Published in the Press, Volume LV, Issue 16561, 28 June 1919
BROCKENHURST HOSPITAL. A MEMORIAL OF THE NEW ZEALANDERS.
A correspondent, M.D, writes:-
Last February the demobilisation of the New Zealand No. 1 General Hospital at Brockenhurst, Hampshire, took place. An English lady, formerly resident in Christchurch, has just sent me a detailed account from the local parish magazine of the official and interesting ceremony in connection with the presentation of a New Zealand flag, in gratitude for the continuous kindness of the residents and as a memorial of the long New Zealand occupation of Brockenhurst.
I visited this charming locality in August, 1917. It lies within the New Forest, and is of great antiquity, being a genuine old forest village. These famous woodlands are at least a thousand years old, the term New as applied to them being a misnomer. It has been proved by modern research that William the Conqueror did not in all probability plant a single tree, as it was known in Saxon times as “a mickle deer frith.”
The Church of St. Nicholas stands on a hill approached by a winding, leafy road banked by luxuriant wayside bracken, and shaded by noble trees; green pastures lie gleaming beyond. The churchyard is a truly sylvan Garden of God, placed on the sloping hill-side, and now known far and wide as the last resting-place of the New Zealanders who died at Brockenhurst Hospital. At the time of my visit, less than two years ago, there were, thirty-five of these graves. Alas, there are now over ninety! The church authorities reserved a largo space in one portion of the grounds, and there on the sunny slopes amid a veritable garden of flowers, intermingled with stately trees, one a very ancient and magnificent yew, our brave, departed lie in sylvan holy peace.
Heavy rain fell during my visit, but did not deter me from paying a silent tribute of respect to the heroic dead nor from taking a then full list of their names. Over each grave a Wooden cross was erected bearing the name, rank, company, and date of death. Few from these shores who visit England in future but will make this pious pilgrimage. Many of us have since heard and read of the touching letter from a Brockenhurst lady to Colonel Fenwick the New Zealand general commanding officer of the hospital, assuring that those graves should always he cared for and tended by loving hands. Their graves and their memories will always be green.
There are many sad-hearted parents who may be comforted by knowing something more of this sweet country churchyard where their dear ones lie amid trees and flowers, green pastures, and rural peace, as well as of the warm-hearted sympathy and attention which enfolds them for all time. The extract referred to is as follows: New Zealand No. 1 General Hospital.—The demobilisation of this great hospital is- now practically complete.” The two large hotels and the numerous houses occupied by nurses and staff are gradually being restored, to their owners, and the vast collection of iron buildings, known as “Tin Town,” is now emptied of all its “blue boys,” and will have to be disposed of by sale.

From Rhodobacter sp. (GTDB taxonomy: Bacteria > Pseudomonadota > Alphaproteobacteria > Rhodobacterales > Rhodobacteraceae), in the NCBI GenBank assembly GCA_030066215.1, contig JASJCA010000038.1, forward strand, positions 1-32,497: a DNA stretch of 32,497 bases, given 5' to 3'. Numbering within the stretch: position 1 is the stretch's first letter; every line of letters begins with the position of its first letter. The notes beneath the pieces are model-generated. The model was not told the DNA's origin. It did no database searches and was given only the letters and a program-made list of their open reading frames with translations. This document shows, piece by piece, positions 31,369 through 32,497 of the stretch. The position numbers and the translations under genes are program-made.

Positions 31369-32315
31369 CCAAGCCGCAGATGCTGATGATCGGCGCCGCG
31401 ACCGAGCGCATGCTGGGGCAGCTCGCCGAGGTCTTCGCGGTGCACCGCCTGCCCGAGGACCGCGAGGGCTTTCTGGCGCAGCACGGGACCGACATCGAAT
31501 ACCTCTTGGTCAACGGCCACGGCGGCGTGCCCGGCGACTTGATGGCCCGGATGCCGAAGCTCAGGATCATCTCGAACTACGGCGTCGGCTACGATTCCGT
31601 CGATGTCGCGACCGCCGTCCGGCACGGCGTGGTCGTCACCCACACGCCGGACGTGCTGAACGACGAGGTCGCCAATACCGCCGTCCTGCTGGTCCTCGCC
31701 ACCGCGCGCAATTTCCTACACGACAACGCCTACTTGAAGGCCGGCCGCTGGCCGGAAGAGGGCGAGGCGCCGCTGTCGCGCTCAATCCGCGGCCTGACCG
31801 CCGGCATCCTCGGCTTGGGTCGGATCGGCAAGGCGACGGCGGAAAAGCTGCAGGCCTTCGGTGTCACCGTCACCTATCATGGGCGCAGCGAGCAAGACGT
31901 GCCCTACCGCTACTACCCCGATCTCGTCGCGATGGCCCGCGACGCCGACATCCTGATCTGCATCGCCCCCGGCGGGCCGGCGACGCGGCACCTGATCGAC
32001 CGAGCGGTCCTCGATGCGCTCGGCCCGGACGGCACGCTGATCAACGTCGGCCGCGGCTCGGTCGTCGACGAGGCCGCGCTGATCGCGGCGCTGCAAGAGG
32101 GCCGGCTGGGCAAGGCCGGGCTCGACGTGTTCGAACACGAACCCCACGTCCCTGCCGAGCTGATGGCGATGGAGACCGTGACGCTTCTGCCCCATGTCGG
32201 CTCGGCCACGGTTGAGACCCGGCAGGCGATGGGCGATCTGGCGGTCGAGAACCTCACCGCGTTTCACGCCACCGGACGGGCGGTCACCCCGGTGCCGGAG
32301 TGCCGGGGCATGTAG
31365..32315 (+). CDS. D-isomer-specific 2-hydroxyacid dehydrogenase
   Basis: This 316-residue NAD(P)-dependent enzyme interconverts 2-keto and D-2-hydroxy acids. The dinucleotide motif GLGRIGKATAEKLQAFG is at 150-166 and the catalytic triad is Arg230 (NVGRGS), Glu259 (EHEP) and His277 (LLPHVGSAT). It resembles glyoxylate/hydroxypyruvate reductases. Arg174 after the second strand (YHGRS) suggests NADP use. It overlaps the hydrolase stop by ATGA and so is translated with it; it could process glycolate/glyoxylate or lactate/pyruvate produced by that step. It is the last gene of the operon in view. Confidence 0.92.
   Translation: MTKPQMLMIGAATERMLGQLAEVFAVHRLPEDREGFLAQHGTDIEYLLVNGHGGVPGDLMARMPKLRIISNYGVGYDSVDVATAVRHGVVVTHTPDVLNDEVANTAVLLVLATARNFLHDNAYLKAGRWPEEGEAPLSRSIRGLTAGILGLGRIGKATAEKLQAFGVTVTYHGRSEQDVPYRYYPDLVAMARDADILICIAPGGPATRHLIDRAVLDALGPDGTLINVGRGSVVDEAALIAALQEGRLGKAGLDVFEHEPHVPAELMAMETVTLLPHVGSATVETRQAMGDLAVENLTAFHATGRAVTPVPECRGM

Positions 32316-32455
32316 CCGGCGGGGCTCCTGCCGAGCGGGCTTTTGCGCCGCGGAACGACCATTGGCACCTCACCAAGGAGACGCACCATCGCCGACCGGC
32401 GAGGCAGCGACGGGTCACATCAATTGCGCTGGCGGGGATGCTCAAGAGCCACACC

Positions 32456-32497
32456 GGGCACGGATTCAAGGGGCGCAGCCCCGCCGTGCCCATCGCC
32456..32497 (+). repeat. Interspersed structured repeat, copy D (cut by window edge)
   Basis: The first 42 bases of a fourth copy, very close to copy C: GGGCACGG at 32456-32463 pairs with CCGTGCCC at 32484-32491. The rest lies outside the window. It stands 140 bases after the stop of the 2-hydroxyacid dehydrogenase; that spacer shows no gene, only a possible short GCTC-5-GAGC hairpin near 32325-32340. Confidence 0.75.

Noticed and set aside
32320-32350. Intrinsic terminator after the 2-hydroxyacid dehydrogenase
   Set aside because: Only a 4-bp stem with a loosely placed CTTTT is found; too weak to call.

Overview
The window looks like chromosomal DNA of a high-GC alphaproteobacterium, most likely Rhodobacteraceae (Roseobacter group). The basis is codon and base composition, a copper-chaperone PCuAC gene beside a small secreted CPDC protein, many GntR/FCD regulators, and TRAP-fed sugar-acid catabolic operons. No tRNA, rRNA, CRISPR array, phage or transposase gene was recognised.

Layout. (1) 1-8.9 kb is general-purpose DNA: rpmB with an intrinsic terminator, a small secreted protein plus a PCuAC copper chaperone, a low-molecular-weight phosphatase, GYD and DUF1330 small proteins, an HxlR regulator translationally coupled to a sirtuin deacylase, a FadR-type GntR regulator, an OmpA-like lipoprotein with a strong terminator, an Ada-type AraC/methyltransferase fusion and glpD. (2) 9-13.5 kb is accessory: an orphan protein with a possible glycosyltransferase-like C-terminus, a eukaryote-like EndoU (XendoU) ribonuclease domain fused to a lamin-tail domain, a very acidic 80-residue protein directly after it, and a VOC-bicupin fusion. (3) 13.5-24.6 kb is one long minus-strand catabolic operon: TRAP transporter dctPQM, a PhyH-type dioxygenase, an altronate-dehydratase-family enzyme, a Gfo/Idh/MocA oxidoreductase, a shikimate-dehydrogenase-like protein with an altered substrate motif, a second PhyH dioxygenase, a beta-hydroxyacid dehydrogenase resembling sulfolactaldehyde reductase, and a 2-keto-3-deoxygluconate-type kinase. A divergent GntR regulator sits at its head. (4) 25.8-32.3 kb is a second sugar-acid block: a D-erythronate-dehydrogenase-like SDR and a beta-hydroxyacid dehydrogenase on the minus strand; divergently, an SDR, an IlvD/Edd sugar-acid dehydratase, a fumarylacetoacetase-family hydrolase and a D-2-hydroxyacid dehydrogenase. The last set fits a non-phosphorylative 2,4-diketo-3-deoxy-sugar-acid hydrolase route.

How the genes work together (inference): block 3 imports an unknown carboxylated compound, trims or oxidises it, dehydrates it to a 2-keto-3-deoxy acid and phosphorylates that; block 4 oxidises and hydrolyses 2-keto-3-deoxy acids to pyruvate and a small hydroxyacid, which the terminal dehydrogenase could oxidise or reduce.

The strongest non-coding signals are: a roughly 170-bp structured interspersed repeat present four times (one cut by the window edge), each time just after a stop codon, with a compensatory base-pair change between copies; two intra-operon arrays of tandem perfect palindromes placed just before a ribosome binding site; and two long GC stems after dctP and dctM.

Before the last batch of men departed, on Wednesday, February 19th, at noon, a picturesque ceremony took place. The New Zealanders presented a-beautiful silken flag of their Dominion to be hung in the parish church as a memorial of their protracted sojourn in Brockenhurst. The vicar and churchwardens, to whose custody it was entrusted, stood at the church yard gates, where they received the flag from the officers, nurses and a large company of New Zealand soldiers, who were drawn up on the green outside. A large number of parishioners were present. A band was in attendance, and also a cinematograph, which managed to produce some most successful films in spite of a continuous rain. The films were subsequently exhibited at the hospital, and have now gone to New Zealand. Where they will be shown everywhere as an evidence of the lasting goodwill and friendship between Brockenhurst and New Zealand. The flag now hangs over the chancel arch as a similar evidence here. The following letter, suitably typed and framed, which now hangs in the tower porch, will be read with interest:
Letter from Col. Clennell Fenwick, C.M.G., Officer Commanding No. 1 N.Z. General Hospital, Brockenhurst. To the Rev. C. Hope Gill, Vicar of Brockenhurst.
Sir, Before leaving Brockenhurst, the New Zealanders are anxious to make some memorial of their stay in the neighbourhood. We have been stationed here since 1916 and during this period 21,000 New Zealand soldiers have been nursed in our hospital. Our sick and wounded have received great kindness and hospitality from the residents of Brockenhurst, and we wish to expirees our grateful thanks to our friends here. Furthermore, we cannot forget that nearly 100 of our comrades have been laid to rest in the shadow of your beautiful church. We therefore ask that you will permit the flag of our Dominion to hang in your church, to remind the people of Brockenhurst of the gratitude of their New Zealand cousins, and to be an honourable memorial to those who came from the other side of the world to die for all that in nearest and dearest to the British Empire.
I am yours faithfully.
P. CLENNELL FENWICK, Colonel.
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